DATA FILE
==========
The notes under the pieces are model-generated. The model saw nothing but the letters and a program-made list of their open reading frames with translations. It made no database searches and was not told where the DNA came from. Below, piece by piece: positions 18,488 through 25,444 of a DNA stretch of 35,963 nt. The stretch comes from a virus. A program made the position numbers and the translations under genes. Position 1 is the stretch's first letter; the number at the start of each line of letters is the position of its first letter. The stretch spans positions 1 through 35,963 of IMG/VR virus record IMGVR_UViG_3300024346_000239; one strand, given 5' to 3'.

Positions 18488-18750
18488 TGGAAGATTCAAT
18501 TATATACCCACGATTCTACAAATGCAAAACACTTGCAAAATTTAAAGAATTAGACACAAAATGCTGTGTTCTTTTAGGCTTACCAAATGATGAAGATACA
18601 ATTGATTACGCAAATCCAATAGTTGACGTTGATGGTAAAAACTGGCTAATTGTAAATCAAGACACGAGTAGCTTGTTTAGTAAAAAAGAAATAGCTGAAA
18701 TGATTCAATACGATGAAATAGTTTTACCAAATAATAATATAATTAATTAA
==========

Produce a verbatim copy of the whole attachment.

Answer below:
The notes under the pieces are model-generated. The model saw nothing but the letters and a program-made list of their open reading frames with translations. It made no database searches and was not told where the DNA came from. Below, piece by piece: positions 18,488 through 25,444 of a DNA stretch of 35,963 nt. The stretch comes from a virus. A program made the position numbers and the translations under genes. Position 1 is the stretch's first letter; the number at the start of each line of letters is the position of its first letter. The stretch spans positions 1 through 35,963 of IMG/VR virus record IMGVR_UViG_3300024346_000239; one strand, given 5' to 3'.

Positions 18488-18750
18488 TGGAAGATTCAAT
18501 TATATACCCACGATTCTACAAATGCAAAACACTTGCAAAATTTAAAGAATTAGACACAAAATGCTGTGTTCTTTTAGGCTTACCAAATGATGAAGATACA
18601 ATTGATTACGCAAATCCAATAGTTGACGTTGATGGTAAAAACTGGCTAATTGTAAATCAAGACACGAGTAGCTTGTTTAGTAAAAAAGAAATAGCTGAAA
18701 TGATTCAATACGATGAAATAGTTTTACCAAATAATAATATAATTAATTAA